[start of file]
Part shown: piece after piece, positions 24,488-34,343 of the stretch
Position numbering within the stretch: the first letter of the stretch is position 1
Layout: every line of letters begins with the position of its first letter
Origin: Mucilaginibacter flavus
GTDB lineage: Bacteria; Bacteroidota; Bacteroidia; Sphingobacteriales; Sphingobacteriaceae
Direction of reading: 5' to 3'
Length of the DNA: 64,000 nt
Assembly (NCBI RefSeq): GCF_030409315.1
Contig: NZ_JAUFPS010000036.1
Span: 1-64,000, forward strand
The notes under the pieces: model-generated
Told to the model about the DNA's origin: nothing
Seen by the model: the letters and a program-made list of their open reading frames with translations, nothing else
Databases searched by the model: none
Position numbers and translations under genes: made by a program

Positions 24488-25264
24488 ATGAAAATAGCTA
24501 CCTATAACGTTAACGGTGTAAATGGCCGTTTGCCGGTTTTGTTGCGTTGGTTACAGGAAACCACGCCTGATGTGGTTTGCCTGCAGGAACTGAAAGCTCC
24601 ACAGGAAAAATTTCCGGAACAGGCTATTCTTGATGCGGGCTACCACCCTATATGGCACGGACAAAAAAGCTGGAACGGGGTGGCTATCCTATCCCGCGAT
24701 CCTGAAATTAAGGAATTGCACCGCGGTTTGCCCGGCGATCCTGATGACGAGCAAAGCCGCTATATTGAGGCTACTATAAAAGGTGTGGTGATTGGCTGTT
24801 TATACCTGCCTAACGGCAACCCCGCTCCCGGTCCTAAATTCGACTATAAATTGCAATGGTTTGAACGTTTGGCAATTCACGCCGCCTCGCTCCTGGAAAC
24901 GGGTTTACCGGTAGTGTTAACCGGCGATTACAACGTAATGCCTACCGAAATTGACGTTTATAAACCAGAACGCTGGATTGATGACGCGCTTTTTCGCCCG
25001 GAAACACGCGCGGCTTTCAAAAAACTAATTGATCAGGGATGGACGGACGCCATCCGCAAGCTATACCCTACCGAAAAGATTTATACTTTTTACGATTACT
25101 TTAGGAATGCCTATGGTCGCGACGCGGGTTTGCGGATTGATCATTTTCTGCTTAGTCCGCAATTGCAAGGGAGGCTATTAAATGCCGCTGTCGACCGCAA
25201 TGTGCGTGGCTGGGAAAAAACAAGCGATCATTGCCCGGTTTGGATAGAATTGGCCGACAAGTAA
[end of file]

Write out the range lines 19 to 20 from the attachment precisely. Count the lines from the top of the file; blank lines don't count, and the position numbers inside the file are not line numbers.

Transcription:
24601 ACAGGAAAAATTTCCGGAACAGGCTATTCTTGATGCGGGCTACCACCCTATATGGCACGGACAAAAAAGCTGGAACGGGGTGGCTATCCTATCCCGCGAT
24701 CCTGAAATTAAGGAATTGCACCGCGGTTTGCCCGGCGATCCTGATGACGAGCAAAGCCGCTATATTGAGGCTACTATAAAAGGTGTGGTGATTGGCTGTT